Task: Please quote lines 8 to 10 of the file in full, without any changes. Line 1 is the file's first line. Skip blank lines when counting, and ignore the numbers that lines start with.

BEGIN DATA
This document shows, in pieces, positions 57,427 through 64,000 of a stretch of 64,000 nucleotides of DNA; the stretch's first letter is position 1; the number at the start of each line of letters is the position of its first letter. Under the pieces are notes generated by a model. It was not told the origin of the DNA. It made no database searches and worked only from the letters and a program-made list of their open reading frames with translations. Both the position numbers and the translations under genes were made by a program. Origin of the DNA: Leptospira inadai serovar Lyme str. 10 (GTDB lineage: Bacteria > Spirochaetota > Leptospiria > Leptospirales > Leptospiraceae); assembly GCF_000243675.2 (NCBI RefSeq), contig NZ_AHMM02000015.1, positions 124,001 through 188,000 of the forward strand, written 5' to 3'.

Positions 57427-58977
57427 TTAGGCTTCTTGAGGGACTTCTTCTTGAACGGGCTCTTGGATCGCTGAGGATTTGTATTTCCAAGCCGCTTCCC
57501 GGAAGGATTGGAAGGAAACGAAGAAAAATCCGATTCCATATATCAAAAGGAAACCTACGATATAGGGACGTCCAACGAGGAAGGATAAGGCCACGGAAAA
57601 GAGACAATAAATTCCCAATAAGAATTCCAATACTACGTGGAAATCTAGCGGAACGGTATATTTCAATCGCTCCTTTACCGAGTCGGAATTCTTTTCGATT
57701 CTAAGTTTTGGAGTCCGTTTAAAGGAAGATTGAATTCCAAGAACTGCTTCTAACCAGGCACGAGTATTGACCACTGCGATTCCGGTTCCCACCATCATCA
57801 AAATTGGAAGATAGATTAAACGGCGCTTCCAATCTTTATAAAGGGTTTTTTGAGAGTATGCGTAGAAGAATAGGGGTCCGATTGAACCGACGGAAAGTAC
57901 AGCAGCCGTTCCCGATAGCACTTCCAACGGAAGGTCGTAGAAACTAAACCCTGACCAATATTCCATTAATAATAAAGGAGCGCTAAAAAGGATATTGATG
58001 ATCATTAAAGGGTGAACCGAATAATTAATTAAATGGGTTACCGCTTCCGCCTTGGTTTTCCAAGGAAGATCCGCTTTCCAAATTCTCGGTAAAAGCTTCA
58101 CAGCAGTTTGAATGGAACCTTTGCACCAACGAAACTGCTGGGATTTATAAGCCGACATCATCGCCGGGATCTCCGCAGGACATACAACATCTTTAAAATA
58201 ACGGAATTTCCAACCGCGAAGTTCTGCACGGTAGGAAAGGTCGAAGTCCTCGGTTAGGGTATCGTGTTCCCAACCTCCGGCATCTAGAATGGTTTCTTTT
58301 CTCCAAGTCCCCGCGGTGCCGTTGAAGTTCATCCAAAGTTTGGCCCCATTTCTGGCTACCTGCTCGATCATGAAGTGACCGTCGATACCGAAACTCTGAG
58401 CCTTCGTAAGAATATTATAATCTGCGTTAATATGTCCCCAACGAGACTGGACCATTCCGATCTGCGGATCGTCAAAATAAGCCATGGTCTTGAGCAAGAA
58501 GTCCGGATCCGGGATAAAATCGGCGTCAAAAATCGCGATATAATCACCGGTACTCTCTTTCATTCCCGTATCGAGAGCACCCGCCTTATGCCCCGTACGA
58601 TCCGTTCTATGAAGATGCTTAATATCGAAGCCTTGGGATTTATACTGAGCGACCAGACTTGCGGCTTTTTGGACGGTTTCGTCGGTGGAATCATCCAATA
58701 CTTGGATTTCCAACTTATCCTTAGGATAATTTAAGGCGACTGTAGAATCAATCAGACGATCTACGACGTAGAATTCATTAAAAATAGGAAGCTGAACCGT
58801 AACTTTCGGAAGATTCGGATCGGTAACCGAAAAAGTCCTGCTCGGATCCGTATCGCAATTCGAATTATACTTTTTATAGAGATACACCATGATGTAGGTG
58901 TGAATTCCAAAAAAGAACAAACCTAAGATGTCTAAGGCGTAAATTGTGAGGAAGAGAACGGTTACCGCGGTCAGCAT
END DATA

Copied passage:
57901 AGCAGCCGTTCCCGATAGCACTTCCAACGGAAGGTCGTAGAAACTAAACCCTGACCAATATTCCATTAATAATAAAGGAGCGCTAAAAAGGATATTGATG
58001 ATCATTAAAGGGTGAACCGAATAATTAATTAAATGGGTTACCGCTTCCGCCTTGGTTTTCCAAGGAAGATCCGCTTTCCAAATTCTCGGTAAAAGCTTCA
58101 CAGCAGTTTGAATGGAACCTTTGCACCAACGAAACTGCTGGGATTTATAAGCCGACATCATCGCCGGGATCTCCGCAGGACATACAACATCTTTAAAATA